Prior to teaching at the College, Hacker spent the majority of his career leading design teams at Herman Miller, Johnson & Johnson, Aveda Corporation, Warner Bros. Studio Store, Steuben Glass Works, Dansk International Designs and Estée Lauder. Throughout the years, he has hired numerous ArtCenter graduates to work at those companies.

While chief design officer at Johnson & Johnson, he sponsored several Trans-Disciplinary Studio courses including early Testlab Berlin programs and DesignStorms at ArtCenter. Trans-Disciplinary Studios are 14-week classes sponsored by industry partners. DesignStorms are immersive three-day projects in which students, faculty and professionals from participating sponsoring companies—such as adidas, Adobe, Amazon, Microsoft and Vans—collaborate and innovate around emerging material technologies or future market opportunities.

Earlier in his career, Hacker was a product designer at Henry Dreyfus and Associates, JCPenney Company Inc. and GAF Corporation.

He is a proud board member of ArtCenter’s FullCircle group, committed to supporting ArtCenter students on their educational journey and developing successful career paths.

Hacker holds a Bachelor of Science in industrial design from the University of Cincinnati College of Design, Architecture Art and Planning.

In the role of chair, Hacker will provide the creative, strategic and academic vision for the department and work closely with a diverse body of faculty to shape the curriculum to address the expanding role of product design in the industry and continue prioritizing sustainable design practices to minimize a product’s footprint on the planet.

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Board of Trustees sets tuition rates for academic year beginning Fall 2019

Image by Juan Posada

Image by Juan Posada

At its February meeting, the Board of Trustees set tuition rates for the next academic year. Effective Fall 2019, the tuition rates for full-time undergraduate degree students will be $22,136 per term; full-time graduate degree students will be $23,394 per term; part-time undergraduate and graduate tuition will be $1,845 and $1,950 per unit respectively. The Universal Access Fee for all students will be $330. Tuition rates will remain in effect for Spring and Summer 2020.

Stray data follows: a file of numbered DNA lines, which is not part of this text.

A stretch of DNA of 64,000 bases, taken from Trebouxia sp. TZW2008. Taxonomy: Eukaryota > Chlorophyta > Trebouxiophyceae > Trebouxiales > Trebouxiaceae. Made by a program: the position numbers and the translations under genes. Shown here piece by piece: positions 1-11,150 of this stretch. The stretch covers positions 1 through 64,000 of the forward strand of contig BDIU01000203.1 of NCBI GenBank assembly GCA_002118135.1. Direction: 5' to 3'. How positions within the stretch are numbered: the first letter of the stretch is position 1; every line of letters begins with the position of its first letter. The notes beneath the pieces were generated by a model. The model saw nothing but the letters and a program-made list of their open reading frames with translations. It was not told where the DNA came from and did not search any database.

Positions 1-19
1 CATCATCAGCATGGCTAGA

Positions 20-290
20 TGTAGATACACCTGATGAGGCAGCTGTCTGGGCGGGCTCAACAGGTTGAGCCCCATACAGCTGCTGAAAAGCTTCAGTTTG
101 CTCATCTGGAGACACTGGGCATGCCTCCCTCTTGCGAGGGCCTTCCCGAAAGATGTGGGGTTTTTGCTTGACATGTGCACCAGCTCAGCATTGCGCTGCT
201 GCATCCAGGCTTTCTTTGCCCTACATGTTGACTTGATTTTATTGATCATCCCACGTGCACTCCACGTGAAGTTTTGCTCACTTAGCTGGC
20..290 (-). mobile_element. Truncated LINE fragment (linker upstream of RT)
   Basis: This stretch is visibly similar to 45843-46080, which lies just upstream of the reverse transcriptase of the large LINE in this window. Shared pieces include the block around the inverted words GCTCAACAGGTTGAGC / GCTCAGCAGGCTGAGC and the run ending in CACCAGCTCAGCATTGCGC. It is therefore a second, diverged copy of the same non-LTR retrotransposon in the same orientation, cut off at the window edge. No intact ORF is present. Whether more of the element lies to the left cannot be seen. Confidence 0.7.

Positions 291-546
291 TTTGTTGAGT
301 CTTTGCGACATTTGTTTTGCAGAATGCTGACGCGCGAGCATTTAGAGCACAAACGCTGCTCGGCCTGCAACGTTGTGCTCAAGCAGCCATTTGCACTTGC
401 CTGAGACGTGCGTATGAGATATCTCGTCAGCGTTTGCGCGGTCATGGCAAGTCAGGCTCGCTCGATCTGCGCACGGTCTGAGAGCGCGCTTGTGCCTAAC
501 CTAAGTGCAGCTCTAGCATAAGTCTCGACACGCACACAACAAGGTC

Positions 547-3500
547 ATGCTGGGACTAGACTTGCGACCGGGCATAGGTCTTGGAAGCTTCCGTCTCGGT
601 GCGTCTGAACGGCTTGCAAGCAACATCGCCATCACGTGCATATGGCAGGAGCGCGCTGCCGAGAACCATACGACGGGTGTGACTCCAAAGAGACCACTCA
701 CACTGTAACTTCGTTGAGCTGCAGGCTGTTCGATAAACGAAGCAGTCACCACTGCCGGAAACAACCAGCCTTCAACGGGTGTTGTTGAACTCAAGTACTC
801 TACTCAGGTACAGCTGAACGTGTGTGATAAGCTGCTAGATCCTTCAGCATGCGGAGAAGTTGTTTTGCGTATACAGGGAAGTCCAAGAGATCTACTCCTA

As the College strives to provide the highest level of education, increases in tuition typically occur once a year, in the Fall Term. Students should plan for such usual increases.

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Ch-Ch-Changes! New Year, New Numbers, New Locations and more

Image by Juan Posada

Image by Juan Posada

Welcome to ArtCenter 2019! We hope you are rested and ready to tackle the Spring Term. As usual, elves have been busy working over break improving our campus, so some things may seem a little different. Here’s a rundown of the changes. We also want to take a minute to remind you of a few safety matters as we start the new year.

Room numbers at Hillside have changed!

The entire building has been renumbered. Don’t panic—Security personnel will be equipped with new building maps, you can download and print one yourself here, and there are big maps at the north and south entrances. And most people and things are in the same locations. The Bridge, pictured above, is in the same place and remains un-numbered.

Other Hillside Changes

  • The Hillside Micromarket will be opening its doors really soon, hopefully before the end of the month, which will allow 24-hour access to food, similar to the Micromarkets at South Campus.